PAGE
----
/ftp/king main ANONYMOUS ftp dir for king.com
/home/bob home directory of "bob"
/etc server config files.
/usr/local any software we add will need to be installed in here.
/root root's home dir.(note it's not /home/root)
/var/spool/mail contains incoming emails for all the users.
Let's look at some of the above dirs in detail.
/www/king/cgi-bin king.com's cgi programs.
/www/king/wusage wusage files
/ftp/king/incoming anonymous ftp users may upload to this dir only.
/home/bob/infobots infobots files
/home/bob/maillists mailing list files
/etc/backup contains backups of important files.
/usr/local/pnserver realaudio binaries
/usr/local/Hughes mSQL stuff
/usr/local/frontpage frontpage stuff
/usr/local/majordomo majordomo files
/usr/local/ssl secure server stuff
NOT edit these files unless you absolutely know what you're doing*
*You should never need to edit the files below under normal circumstances*
Most servers will function happily without you ever looking at them.
/etc/passwd Contains all the users for that server.
/etc/shadow Contains encrypted passwords for the above users.
/etc/group Lists all the groups and their members. You can use
this file to find out who belongs to which domain.
/etc/da mail forwarding info. mail is forwarded from an address
in the first column to the address in the second column.
/etc/da2 Works the same way as /etc/da. This is the file
that contains all(and only) the .redirect files on that server.
/etc/aliases Contains the aliases for the majordomo lists...and some
other stuff you probably never need to worry about.
/etc/domains Lists all the regular domains on that server.
/etc/domains2 Lists the domain "aliases" and the "master" domains
that they're pointing to.(option #11 in the account prog)
/etc/.ipaliases.data All the IP #s on that server.
/etc/named/ipnums Available IP #s.
/www/conf/httpd.conf Config file for the apache web server.
(Ideally, this part should be a separate file).
General information about our servers:
Operating system: Red Hat Linux 5.2 (CUSTOM)
Web server: Apache 1.3.4
mSQL server: version 2.0.3
Frontpage: version 22.214.171.124 (FrontPage 2000)
Majordomo server: version 1.94.3
1. How do i change a user's password?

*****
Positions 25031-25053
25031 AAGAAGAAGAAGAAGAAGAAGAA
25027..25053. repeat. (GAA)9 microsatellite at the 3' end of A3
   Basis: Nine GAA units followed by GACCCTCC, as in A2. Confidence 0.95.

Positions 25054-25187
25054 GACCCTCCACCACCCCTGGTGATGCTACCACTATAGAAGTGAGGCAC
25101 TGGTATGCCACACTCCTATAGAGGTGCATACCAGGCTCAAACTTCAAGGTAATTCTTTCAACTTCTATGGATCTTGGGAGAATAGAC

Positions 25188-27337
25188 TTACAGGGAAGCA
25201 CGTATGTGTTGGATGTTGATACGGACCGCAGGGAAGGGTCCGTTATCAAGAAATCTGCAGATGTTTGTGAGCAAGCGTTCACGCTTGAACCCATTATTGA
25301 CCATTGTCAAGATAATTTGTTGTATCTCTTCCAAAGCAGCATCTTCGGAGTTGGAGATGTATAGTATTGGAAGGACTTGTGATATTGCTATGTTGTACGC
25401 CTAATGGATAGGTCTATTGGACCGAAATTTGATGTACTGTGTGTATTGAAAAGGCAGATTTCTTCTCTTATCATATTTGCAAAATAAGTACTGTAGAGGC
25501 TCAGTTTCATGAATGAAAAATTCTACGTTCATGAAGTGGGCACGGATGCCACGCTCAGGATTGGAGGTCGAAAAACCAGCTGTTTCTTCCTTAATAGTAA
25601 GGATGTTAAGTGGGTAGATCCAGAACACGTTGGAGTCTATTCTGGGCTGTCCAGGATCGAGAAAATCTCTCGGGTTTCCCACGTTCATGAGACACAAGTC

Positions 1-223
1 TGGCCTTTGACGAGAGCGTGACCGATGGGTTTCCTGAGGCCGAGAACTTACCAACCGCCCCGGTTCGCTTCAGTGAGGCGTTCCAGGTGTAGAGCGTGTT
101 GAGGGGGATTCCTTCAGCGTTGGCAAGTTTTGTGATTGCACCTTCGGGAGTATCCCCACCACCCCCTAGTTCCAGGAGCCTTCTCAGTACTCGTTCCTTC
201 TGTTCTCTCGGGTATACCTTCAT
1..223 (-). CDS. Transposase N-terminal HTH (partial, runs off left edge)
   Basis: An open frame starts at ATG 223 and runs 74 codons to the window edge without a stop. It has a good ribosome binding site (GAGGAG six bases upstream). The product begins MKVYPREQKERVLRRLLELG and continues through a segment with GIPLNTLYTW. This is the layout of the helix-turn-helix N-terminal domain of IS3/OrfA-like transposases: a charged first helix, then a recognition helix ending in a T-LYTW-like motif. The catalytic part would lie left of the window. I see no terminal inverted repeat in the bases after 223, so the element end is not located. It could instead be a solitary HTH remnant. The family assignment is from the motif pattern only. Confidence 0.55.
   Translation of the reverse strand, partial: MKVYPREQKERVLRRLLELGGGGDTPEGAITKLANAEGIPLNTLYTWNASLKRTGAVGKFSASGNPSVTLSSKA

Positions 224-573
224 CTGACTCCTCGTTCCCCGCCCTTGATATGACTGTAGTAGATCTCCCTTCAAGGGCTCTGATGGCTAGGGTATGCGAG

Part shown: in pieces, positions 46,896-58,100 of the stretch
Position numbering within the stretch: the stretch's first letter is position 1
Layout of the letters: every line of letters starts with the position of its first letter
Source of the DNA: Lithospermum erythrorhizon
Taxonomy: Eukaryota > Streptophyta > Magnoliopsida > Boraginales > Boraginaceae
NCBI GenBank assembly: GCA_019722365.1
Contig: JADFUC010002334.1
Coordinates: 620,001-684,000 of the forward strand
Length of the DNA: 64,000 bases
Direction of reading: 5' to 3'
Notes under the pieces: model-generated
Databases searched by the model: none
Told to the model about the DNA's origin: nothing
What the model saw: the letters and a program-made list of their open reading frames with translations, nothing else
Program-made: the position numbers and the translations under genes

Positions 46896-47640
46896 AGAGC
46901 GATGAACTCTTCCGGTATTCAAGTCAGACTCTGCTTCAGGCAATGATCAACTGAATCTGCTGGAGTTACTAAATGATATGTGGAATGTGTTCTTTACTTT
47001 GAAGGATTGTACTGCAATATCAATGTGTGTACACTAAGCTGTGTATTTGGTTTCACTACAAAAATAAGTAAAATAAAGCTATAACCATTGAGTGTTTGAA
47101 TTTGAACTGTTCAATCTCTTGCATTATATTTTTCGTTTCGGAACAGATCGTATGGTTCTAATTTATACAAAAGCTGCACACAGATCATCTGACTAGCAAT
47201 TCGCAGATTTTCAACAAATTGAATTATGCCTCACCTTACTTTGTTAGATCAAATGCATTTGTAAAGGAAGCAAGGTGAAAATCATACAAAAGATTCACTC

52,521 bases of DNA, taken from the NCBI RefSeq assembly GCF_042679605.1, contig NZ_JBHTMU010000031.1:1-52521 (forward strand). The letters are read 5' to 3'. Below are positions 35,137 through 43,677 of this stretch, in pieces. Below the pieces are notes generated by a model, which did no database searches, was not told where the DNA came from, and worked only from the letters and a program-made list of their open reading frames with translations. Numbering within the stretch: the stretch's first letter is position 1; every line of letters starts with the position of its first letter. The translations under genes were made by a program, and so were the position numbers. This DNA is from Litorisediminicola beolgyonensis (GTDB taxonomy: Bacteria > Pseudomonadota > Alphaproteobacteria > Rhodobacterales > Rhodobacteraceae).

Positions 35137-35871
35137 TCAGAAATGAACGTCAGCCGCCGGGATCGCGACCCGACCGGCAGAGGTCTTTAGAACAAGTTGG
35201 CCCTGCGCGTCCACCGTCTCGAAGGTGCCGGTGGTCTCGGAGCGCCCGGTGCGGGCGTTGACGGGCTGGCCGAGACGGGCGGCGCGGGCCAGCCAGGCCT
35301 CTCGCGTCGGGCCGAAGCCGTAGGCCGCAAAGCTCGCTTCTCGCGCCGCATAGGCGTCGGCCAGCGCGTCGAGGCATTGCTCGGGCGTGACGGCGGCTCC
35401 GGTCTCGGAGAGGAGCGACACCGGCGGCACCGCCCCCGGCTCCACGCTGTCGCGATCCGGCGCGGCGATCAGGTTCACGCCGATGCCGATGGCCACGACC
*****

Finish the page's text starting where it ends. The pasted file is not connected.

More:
Type "passwd someusername"
2. A customer forgot the password. How do I find out what it was?
You can't. Just change it to something else.
3. How do i restart the web server?
Type "httpd.reload". This will gracefully restart the server. In most
cases, this is all that's necessary. There is also a more forceful method
of restarting the server. Use this method if the server goes crazy or
something. "httpd.restart" will completely kill the current server and
and then restart it. Be careful with restarting the web server....it
may take up to 30 secs or more to restart and no one will be able to
connect to the server during that time. Also, restarting the web server
is especially bad for frontpage users. They will get a timeout error
message if they were in the process of publishing to the web....they
may also get some other weird errors.
4. How do I restart sendmail?
Type "sendmail.reload". Run this if mail system seems to be behaving
weird. Running this shouldn't hurt anything.
5. How do I change the message that gets displayed when I first telnet
6. How do i edit files online(from telnet)?
Type "pico filename". There are other editors, but pico is the simplest.
7. I don't want to change anything, I just want to view some text
Type "more filename". Press the space bar to continue.
8. How do I read my emails from a telnet session?
9. Who is currently logged on(telnet logins only)?
10. What about the ftp users?
11. My connection seems to be bad, how do i check it?
You can use "ping" and "traceroute".
Look at the times(in miliseconds). Just use them and you should be able
figure out how to interpret the output.
By the way, Windows 98/2000 also has these commands("ping" and "tracert")
12. How do I check what processes are currently running?
Type "ps aux"
12.a How do I check the memory?
Type "free". example:
total used free shared buffers cached
Mem: 127936 126156 1780 423944 8888 30024
-/+ buffers: 87244 40692
Swap: 130748 5028 125720
Here, 87244 Kbytes of memory are in use, and 40,692 Kbytes are free.
There should always be enough free memory available...if not, it's probably
time to upgrade. The amount of memory needed depends on how many domains
there are and how busy they are.
13. How do i easily kill a user and any programs he's running?
Type "killuser userid". This command is useful if the user is running
tons of programs at the same time, or if you want to force a user to
be logged off. The "userid" is the first eight characters of the true
userid, or whatever shows up when you do "ps aux".
14. How do I add cronjobs?(For root cron jobs only)
Edit /root/cronfile. After you add the new entry, type "crontab cronfile".
Here are some sample entries:
* * * * * /usr/bin/someprogram
Run /usr/bin/someprogram every minute, everyday.
06 * * * * /usr/bin/someprogram
Run it everyday, every hour, at 06 minute.
06 17 * * * /usr/bin/someprogram
Run it everyday at 17:06
06 17 * * 0 /usr/bin/someprogram
Run it every SUNDAY at 17:06